Despite Airline Losses, New Companies Fly Into the Fray

DESPITE record losses of $6 billion over the last two years in the airline industry, a handful of small, brave new airlines have begun service in the last year.

The reason? There are price-conscious niche markets out there to be filled by smaller carriers. The major airlines become vulnerable when they cut back on services or overprice their fares between smaller cities and hub locations. In addition, failed airlines are providing plenty of airplanes for sale or lease these days at bargain rates along with personnel to fly and service the planes.

The US Department of Transportation reports that proposals for new airlines are under consideration "all the time." Many are small charter airlines wanting to graduate to scheduled airlines.

Here is a partial list of new airlines and smaller airlines expanding services:

* Newly formed Reno Air took off in July, using former Midway jets. It now operates from Reno, Nevada with flights to Seattle, San Diego, Los Angeles, San Francisco, Ontario, and Portland, Oregon.

* Only two months old, Kiwi International is flying 727's from a new hub in Newark, N.J. to Atlanta, Chicago, and Orlando.

* Beginning Jan. 10, UltraAir, with an eye on the luxury market (it plans to serve gourmet food), will fly from Houston to Los Angeles, and later to Newark, Washington D.C., and New York.

* Laker Airlines started service last May flying two planes from Freeport in the Bahamas to 10 US destinations including Miami.

* Key Airlines, with 30 years experience, is based in Savannah, Ga. It will fly all new planes by the end of the year, and recently added Chicago and Newark to its service to and from several Caribbean locations.

* Family Air, located in Las Vegas, plans to begin economy flights in February from Las Vegas to Los Angeles, New York to Miami, and Los Angeles to New York.

"The good part," says Glenn Engel, an airline analyst for Goldman Sachs in New York, "is that airplanes and personnel are cheap now. But the tough part for the new airlines is how to fill their planes all the time, not just at peak times. Reno Air wants to be a dominant player in their niche market, but is there enough of a market?"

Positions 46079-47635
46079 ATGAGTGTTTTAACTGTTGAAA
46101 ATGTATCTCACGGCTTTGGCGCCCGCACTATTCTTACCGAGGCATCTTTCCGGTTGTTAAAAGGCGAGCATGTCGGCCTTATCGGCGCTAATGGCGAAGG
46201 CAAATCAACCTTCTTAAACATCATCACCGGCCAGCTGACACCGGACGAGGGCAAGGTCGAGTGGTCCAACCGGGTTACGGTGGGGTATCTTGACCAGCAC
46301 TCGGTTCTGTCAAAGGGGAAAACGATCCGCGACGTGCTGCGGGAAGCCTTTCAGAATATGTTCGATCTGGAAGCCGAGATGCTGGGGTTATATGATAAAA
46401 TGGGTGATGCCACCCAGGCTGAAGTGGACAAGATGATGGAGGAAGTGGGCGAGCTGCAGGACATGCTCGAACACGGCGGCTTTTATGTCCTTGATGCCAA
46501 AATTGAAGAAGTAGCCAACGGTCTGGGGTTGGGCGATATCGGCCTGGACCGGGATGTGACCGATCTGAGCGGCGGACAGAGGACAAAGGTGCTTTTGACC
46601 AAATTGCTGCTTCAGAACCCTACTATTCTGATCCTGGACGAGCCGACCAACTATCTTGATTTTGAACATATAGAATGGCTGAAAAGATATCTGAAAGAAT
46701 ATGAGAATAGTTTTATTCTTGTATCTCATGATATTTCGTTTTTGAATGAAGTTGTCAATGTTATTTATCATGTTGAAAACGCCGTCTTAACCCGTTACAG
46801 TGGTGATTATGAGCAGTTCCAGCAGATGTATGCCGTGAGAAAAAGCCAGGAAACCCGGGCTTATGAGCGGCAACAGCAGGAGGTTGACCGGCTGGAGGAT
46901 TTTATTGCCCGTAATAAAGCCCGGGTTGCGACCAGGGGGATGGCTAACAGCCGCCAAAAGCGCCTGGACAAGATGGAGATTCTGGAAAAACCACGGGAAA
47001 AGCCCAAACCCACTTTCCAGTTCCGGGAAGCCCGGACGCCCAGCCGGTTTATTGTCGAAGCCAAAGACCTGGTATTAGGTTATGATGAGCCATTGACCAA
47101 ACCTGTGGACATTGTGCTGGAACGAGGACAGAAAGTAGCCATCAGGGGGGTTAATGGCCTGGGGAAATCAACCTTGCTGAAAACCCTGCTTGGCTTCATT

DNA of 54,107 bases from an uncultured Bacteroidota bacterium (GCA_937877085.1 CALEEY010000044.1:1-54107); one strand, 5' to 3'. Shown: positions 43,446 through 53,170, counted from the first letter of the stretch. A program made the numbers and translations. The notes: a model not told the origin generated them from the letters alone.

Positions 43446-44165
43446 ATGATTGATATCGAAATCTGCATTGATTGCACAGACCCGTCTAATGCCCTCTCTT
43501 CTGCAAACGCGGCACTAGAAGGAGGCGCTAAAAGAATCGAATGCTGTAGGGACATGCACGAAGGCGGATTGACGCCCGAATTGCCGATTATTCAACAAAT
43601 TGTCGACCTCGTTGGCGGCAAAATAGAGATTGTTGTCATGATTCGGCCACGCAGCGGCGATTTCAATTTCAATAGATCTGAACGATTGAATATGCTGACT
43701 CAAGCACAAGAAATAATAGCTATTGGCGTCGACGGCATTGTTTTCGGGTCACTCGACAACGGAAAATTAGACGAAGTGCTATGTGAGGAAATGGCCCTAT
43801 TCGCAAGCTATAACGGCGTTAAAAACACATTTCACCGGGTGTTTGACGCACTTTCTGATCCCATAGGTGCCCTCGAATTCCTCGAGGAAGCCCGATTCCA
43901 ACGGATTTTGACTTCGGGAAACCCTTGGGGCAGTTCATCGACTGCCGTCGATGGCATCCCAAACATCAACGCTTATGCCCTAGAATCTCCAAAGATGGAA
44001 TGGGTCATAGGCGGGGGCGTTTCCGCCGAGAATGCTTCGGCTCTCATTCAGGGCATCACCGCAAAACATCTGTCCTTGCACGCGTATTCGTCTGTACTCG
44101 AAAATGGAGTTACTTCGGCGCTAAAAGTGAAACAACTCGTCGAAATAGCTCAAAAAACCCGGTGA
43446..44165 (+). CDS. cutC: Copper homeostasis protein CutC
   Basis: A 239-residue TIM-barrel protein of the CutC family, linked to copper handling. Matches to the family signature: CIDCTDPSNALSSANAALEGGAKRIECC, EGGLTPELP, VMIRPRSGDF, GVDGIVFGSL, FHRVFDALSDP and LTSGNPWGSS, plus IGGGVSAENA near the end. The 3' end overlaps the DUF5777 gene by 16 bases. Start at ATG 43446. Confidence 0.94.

`THE recent troubles of the airline have left many cities thirsty for the efficient, low-priced service we provide," says Reno Air president Jeffrey Erickson. And with the trend toward shorter, more inexpensive vacations, our nonstop access to the Reno-Tahoe market gives people an excellent alternative and quick, affordable vacations."

When Midway auctioned off its equipment, Reno Air was there to buy computers and other office equipment at about 10 cents on the dollar.

No other airline uses Reno as a hub. Reno Air hopes that gaming, recreation, and low air fares will attract customers to fly to Reno. The area around Reno has more than 30 casino-hotels, some two dozen downhill and cross-country skiing resorts, and 20 golf courses in the summer months.

Reno Air uses McDonnell Douglas MD 80's and offers a 21-seat first class section. "We're certainly not a sardine can arrangement when it comes to seating," says Sue Putnam, spokeswoman for the airline. With a two-week advance purchase, a roundtrip ticket between San Francisco and Reno is now $70. A one way flight between the two cities on a major airline is around $95, and there is no restriction requiring staying over Saturday night.

Newark, N.J.-based Kiwi International offers an unrestricted round trip flight to Atlanta, Chicago, and Orlando for $198 before Dec. 17. After that date the fare will increase to $130 each way to Atlanta and Chicago, and $150 each way to Orlando. No refunds allowed. A comparable flight to Atlanta on a major airline is $379 roundtrip, but with advance purchase restrictions.

Beth Mack, vice president of sales for Kiwi, says, "Our five year goal is to stay a small, regional carrier, and to fill a niche in an overpriced market."

Kiwi provides hot meals on the flights, and claims to provide three inches more than major airlines for knee space.

"Once they have established themselves," says Mr. Engel of the new airlines, "then the critical question is, do they have enough capital to withstand any challenges?"

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